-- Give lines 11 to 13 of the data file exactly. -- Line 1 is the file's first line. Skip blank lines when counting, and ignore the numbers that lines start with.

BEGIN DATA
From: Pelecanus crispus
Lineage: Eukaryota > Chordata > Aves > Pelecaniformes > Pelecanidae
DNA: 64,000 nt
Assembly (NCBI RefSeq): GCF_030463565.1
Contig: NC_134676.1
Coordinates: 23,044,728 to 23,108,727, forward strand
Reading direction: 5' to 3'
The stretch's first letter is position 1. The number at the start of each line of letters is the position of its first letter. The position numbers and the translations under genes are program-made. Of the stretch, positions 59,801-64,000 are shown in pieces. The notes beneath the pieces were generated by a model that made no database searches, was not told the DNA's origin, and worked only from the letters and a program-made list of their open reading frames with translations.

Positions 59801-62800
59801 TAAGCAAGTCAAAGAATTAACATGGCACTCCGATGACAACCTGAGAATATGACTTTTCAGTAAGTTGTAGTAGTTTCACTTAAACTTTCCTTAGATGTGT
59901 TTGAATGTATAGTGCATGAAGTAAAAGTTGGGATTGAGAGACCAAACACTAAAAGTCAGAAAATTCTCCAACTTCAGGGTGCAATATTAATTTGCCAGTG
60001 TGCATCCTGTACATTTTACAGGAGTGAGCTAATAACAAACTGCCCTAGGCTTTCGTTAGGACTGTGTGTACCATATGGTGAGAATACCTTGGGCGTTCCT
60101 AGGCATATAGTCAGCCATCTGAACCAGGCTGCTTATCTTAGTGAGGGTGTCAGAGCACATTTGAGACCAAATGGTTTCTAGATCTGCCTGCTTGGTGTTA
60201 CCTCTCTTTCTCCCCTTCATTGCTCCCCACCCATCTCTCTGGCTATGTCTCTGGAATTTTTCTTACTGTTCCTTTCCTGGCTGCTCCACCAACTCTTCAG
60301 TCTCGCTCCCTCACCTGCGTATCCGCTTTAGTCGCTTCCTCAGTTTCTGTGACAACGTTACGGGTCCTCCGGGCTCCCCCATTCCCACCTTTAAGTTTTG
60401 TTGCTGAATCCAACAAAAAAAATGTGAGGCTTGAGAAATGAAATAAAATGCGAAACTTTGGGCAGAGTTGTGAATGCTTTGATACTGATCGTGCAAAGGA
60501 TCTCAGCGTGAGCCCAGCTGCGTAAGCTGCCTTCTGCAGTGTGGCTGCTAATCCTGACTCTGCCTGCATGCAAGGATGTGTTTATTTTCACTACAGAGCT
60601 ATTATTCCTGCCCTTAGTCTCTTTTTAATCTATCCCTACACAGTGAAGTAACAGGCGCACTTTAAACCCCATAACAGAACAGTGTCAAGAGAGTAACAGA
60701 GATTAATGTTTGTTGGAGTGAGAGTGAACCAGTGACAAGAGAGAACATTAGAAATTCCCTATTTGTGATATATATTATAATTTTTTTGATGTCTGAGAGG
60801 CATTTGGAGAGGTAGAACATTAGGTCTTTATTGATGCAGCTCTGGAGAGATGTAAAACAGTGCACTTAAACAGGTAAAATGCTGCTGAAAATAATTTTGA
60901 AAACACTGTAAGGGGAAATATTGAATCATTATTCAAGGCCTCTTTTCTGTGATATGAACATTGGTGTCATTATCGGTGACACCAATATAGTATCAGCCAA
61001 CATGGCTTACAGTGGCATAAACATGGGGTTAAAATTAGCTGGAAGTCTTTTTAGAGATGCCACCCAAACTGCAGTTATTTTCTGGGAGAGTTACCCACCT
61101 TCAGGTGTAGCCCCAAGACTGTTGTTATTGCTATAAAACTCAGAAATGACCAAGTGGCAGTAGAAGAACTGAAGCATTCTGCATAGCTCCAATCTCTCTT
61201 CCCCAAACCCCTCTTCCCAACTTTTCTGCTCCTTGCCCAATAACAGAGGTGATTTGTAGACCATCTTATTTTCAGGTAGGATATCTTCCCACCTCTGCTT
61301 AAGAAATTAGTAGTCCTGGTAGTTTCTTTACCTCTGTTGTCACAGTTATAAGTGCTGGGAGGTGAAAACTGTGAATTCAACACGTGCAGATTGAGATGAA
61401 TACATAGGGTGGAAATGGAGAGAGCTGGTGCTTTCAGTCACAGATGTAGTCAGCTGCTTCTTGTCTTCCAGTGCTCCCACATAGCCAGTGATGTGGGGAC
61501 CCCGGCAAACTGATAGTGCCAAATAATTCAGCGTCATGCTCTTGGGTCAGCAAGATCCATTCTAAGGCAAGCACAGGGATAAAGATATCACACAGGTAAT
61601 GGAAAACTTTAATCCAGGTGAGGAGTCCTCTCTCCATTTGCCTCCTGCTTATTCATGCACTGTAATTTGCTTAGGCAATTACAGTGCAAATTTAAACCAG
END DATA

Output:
59901 TTGAATGTATAGTGCATGAAGTAAAAGTTGGGATTGAGAGACCAAACACTAAAAGTCAGAAAATTCTCCAACTTCAGGGTGCAATATTAATTTGCCAGTG
60001 TGCATCCTGTACATTTTACAGGAGTGAGCTAATAACAAACTGCCCTAGGCTTTCGTTAGGACTGTGTGTACCATATGGTGAGAATACCTTGGGCGTTCCT
60101 AGGCATATAGTCAGCCATCTGAACCAGGCTGCTTATCTTAGTGAGGGTGTCAGAGCACATTTGAGACCAAATGGTTTCTAGATCTGCCTGCTTGGTGTTA